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The War of the Rebellion: A Compilation of the Official Records of the Union and Confederate Armies

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OFFICIAL RECORDS: Series 1, vol 5, Part 1 (West Virginia)
Page 564 OPERATIONS IN MD., N. VA., AND W. VA. Chapter XIV.

wait for him to attack your main column, but crush the enemy nearest to you and then go after the next. Take no tents in your movements, and march with the utmost rapidity. You have a most brilliant opportunity. Two regiments have been ordered from Ohio to Fremont; all the rest are at your disposal as they are organized. I need here for the defense of the capital every regiment that can be spared, and ought to take all that Ohio can furnish. It would be better to use in person the regiments you now have before asking for any more.

GEO. B. MCCLELLAN,

Major-General, U. S. Army, Commanding.


HEADQUARTERS DIVISION OF THE POTOMAC,
Washington, August 16, 1861.

Brigadier General W. S. ROSECRANS, U. S. A.,

Commanding Department of the Ohio, Clarksburg, Va.:

The reason of my communication was that I have learned from the most reliable authority that Cheat Mountain Pass was not fortified as I directed, but only in a temporary way. This is confirmed by date of August 15. Carry out my previous instructions to the fullest extent. Leave at the Red House the minimum force necessary to hold the works near there. Occupy Kanawha Valley with the minimum force necessary to hold the Gauley Pass. Secure Grafton and the railroad line thence to Bentwood by the smallest possible force. Disregard, for the present, the interior of Western Virginia, or else hold it with your worst troops, who are not fit to take the field. Concentrate the remainder of your available force in the vicinity of Huttonsville, placing a strong reserve at that point, and occupying the works on the Cheat Mountain and the Huntersville road with a force sufficient to hold them until support can arrive. Strengthen both of these fortifications as rapidly as possible, and take there all your available artillery. Make a strong reconnaissance in the direction of the enemy's works towards Huntersville, and if possible drive them out before their works are completed and their force concentrated. Communicate this at once by telegraph to Reynolds.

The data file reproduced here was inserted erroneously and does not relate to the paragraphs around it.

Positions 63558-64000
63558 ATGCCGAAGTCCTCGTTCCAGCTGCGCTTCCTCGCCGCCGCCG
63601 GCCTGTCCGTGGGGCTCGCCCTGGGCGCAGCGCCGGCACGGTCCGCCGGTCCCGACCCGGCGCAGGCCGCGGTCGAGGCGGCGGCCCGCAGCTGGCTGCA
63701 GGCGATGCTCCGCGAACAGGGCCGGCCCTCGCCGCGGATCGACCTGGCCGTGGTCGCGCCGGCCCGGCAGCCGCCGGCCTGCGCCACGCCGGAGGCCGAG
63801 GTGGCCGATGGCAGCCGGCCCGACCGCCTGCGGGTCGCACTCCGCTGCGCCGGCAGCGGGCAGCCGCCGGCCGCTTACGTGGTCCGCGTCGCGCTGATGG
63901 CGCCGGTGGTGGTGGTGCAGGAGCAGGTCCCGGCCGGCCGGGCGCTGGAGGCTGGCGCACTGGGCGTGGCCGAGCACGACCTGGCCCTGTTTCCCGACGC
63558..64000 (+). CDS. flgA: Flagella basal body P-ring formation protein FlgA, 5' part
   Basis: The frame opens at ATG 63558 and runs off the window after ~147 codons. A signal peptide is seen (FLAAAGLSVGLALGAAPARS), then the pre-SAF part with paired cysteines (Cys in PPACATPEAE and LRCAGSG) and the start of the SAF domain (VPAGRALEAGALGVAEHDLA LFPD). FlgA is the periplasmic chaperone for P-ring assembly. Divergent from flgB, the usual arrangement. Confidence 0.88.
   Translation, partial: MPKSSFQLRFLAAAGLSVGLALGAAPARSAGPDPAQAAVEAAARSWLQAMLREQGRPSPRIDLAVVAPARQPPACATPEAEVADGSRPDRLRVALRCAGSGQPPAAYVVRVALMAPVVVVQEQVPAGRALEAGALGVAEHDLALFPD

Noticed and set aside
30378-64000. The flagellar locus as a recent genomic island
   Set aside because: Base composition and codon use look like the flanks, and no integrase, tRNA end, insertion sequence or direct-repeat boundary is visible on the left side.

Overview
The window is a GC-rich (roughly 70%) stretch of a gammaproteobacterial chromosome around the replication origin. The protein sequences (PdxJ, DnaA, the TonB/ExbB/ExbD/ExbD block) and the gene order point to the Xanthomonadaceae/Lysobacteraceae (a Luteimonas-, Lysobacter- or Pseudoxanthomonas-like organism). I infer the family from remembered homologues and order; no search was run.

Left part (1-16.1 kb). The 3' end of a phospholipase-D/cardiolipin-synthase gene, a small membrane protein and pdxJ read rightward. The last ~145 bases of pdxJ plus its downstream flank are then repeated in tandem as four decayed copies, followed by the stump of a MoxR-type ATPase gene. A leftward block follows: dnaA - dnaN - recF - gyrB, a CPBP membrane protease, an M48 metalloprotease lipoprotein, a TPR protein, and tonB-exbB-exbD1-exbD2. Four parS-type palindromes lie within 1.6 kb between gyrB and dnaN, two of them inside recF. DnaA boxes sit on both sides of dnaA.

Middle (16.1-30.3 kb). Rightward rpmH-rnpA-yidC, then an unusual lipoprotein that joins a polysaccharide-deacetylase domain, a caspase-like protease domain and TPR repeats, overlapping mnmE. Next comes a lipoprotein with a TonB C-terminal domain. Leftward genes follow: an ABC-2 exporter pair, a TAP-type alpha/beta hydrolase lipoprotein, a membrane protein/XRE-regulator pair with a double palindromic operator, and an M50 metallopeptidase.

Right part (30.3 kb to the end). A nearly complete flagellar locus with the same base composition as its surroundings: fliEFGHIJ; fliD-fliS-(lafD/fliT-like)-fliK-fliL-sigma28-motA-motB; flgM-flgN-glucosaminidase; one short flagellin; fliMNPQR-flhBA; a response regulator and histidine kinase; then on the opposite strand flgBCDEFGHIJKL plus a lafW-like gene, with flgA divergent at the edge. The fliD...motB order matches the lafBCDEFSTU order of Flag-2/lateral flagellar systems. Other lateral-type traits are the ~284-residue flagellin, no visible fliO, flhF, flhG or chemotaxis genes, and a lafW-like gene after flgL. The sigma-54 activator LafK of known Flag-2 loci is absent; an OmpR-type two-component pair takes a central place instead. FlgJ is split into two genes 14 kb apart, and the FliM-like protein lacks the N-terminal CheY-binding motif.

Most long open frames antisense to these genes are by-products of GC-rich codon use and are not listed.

GEO. B. MCCLELLAN,

Major-General, U. S. Army, Commanding.

GENERAL ORDERS, HDQRS. DIVISION OF THE POTOMAC,


Numbers 4.
Washington, August 16, 1861.

All passes, safe-conducts, and permits, heretofore given, to enter or go beyond the lines of the U. S. Army on the Virginia side of the Potomac are to be deemed revoked, and all such papers will hereafter emanate only from the War Department, the headquarters of the U. S. Army, or of this division, or from the provost-marshal at Washington. Similar passes will be required to cross the river, by bridge or boat, into Virginia.

Strict military surveillance will be exercised within the lines of the Army on the northern side of the Potomac, and upon all the avenues of every kind, by land and water, leading to and from the city of Washington, as well over persons holding passes as all others. Passes will not be required at or within the lines of the Army north of the


Page 564 OPERATIONS IN MD., N. VA., AND W. VA. Chapter XIV.
OFFICIAL RECORDS: Series 1, vol 5, Part 1 (West Virginia)
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